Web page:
"A New York Treasure" --Village Voice

Yankee Clippard

Saturday saw more misery for the Yanks, who lost starting pitcher Darrell Rasner in the first inning with a broken finger (he’ll be gone for three months), and then the game, 10-7. Robinson Cano had a couple of hits, including a home run, but his three errors overshadowed his offensive contributions.

Fortunately, the Yanks salvaged the Sunday Night game as rookie Tyler Clippard pitched a fine game, and held his own with the stick to boot, as the Yanks won, 6-2. Not a bad way to start your big league career, eh?

Couple of few notes:

Jason Giambi’s candor might just land him in more trouble than his current 1-26 slump.

I know we’ve been over this time and again here for the past three, four seasons, but man, is the Yankees bench weak or what? How many teams in the majors have a less effective bench? Oh, for the days of D. Strawberry.

On a positive note, how much fun has it been to see how well Jorge Posda and Derek Jeter are performing? It’s especially exciting to see Posada mashing like he is. Jeter? Eh, we’re used to this kind of consistency.

In Sunday’s News, Bill Madden notes:

Maybe if it wasn’t for the fact it’s been obscured by the overall mess of this Yankee season so far, there would be more of an appreciation for the quiet, Joe DiMaggio-like hitting job Derek Jeter has been doing game after game. With his seventh-inning RBI single yesterday, Jeter has now hit safely in 37 of 39 games in which he’s had an official plate appearance. While there’s no way he could ever keep up such a pace (which would mean he’d hit safely in 153 games barring injury), if he did manage to maintain this hit-per-game consistency which began about a year ago, Jeter would be in position to equal or break a unique record he shares with four others. According to the Elias Bureau, the record for most games hitting safely in a season is 135, set orginally by Rogers Hornsby in 1922 and later equalled by Chuck Klein in 1930, Wade Boggs in 1985, Jeter in 1999 and Ichiro Suzuki in 2001.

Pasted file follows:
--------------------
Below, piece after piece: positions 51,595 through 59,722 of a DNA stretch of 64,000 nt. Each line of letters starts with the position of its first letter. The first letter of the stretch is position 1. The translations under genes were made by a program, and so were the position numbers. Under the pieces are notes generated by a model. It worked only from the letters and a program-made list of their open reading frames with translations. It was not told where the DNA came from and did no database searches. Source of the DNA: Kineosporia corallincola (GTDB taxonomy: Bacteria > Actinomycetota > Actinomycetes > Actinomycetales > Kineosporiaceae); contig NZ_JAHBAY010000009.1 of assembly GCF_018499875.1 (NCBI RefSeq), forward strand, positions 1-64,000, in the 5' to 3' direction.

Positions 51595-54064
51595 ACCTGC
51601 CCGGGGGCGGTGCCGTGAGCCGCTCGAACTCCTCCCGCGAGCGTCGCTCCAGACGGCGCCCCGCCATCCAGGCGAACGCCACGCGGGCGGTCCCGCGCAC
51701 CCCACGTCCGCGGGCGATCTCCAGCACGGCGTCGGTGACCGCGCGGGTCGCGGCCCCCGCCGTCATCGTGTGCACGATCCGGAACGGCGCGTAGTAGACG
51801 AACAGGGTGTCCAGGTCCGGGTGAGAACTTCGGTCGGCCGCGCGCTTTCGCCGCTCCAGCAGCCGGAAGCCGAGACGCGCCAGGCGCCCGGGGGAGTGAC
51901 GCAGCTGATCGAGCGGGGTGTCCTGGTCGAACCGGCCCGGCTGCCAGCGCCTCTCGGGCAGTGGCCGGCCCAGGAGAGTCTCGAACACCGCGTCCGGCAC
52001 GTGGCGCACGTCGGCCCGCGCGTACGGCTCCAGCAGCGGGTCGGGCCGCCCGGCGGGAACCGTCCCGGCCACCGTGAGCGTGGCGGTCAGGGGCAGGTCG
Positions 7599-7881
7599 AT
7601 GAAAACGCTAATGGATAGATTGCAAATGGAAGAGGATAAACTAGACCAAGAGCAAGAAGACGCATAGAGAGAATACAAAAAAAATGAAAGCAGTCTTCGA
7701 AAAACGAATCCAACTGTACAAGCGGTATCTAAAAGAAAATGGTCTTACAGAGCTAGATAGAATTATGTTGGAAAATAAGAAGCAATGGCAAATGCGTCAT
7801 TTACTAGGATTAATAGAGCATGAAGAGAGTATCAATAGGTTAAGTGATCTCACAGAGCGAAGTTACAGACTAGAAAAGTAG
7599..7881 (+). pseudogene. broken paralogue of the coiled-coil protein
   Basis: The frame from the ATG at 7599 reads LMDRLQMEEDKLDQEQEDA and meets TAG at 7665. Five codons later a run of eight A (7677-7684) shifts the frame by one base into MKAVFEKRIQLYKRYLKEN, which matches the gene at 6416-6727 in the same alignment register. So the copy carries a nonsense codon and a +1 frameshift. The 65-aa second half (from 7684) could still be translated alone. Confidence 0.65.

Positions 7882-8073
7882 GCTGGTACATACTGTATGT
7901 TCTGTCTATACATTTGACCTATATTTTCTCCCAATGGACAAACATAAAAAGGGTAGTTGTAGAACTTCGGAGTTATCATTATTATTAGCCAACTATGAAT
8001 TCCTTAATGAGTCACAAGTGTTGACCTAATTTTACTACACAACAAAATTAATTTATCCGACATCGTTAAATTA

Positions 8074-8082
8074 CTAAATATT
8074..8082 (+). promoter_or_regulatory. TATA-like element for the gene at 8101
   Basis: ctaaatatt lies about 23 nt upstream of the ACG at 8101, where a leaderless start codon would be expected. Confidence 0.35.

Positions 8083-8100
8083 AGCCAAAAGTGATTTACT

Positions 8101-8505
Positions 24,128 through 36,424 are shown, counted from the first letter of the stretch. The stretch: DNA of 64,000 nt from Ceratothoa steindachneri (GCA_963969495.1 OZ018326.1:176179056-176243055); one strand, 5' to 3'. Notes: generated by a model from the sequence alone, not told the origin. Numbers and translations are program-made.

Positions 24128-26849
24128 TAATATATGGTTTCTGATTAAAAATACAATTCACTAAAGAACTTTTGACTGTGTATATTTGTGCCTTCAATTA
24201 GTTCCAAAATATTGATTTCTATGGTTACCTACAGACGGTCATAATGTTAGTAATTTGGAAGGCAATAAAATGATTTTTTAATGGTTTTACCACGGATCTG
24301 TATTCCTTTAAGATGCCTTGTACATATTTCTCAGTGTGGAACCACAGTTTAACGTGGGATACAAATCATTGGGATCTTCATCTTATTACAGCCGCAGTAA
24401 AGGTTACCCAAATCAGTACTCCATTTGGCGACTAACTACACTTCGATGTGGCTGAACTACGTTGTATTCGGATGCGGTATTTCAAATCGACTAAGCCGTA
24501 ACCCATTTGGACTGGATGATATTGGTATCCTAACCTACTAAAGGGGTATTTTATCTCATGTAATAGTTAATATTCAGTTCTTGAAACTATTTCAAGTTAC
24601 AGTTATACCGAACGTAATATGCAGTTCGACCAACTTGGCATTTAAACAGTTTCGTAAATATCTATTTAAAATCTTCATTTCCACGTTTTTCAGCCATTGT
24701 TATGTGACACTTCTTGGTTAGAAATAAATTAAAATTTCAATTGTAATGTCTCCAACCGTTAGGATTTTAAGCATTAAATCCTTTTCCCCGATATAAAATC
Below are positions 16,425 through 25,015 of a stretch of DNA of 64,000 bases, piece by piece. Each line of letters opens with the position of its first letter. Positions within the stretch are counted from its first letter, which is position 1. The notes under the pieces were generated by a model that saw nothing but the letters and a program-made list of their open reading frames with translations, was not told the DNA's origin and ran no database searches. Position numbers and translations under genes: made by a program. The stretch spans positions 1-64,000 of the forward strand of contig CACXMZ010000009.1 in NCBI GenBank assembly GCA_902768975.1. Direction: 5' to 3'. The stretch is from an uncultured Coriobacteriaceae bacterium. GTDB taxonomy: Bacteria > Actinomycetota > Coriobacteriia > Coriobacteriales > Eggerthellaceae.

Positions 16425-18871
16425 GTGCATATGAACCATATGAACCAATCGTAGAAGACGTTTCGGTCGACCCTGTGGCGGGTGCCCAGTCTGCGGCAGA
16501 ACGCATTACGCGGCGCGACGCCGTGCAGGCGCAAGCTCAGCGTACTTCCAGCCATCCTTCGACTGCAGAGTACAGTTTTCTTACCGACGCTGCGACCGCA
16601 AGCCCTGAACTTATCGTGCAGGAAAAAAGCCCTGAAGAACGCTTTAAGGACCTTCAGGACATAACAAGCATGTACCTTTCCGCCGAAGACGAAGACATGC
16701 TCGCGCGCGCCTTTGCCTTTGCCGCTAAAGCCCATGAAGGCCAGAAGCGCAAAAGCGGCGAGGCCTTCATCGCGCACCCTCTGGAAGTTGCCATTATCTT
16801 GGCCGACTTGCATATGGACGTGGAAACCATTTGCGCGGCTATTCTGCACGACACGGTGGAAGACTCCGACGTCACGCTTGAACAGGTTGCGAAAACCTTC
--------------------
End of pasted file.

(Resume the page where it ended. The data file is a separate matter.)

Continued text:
But there’s a lot more to what Jeter is doing that already separates him from those four and puts him in a place right below DiMaggio in the modern age of baseball. When, on May 4, Jeter had his 20-game hitting streak for this season snapped, he had previously hit safely in 59 of 61 games dating back to last August. Excluding DiMaggio (who hit safely in his next 17 games after having his record 56-game streak snapped in 1941), the last player to have only two hitless games within a streak of 56 or more was Hall of Famer Ed Delahanty, who hit safely in 61 of 63 games in 1899. This research was compiled by Trent McCotter in the most recent Society of American Baseball Research journal. In other words, without any fanfare, Jeter has already accomplished something not done by anyone other than Joe D in this century.

After yesterday, Jeter’s streak was 73 of 76 games. According to McCotter, there have been 12 such streaks of more than 56 in which players have had only three hitless games, the most recent being Johnny Damon, who hit in 57 of 60 games from June 10-Aug. 20, 2005. But, again, Jeter’s surpasses the previous longest – George Sisler’s 67 of 70 in 1917.

Mr. Steady and the Bombers have their work cut out for them this week as they return to the Bronx to play the Red Sox and then the Angels. Just ask David Ortiz:

We’re playing well. We’re doing our thing right now,” David Ortiz said. “They need to figure out what they’re going to do to beat us. We don’t have to worry about it.

“I’ve been here for five years and we don’t need to worry about nobody right now. Everybody needs to worry about us.”
(N.Y. Daily News)

Giambi will be back in the line-up tonight. Abreu looked better on Saturday and Sunday, so maybe he’s starting to come out of it. Alex Rodriguez is struggling badly though. Aren’t they lucky? They get to face Knucksie jr, Tim Wakefield.

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"This ain't football. We do this every day."
--Earl Weaver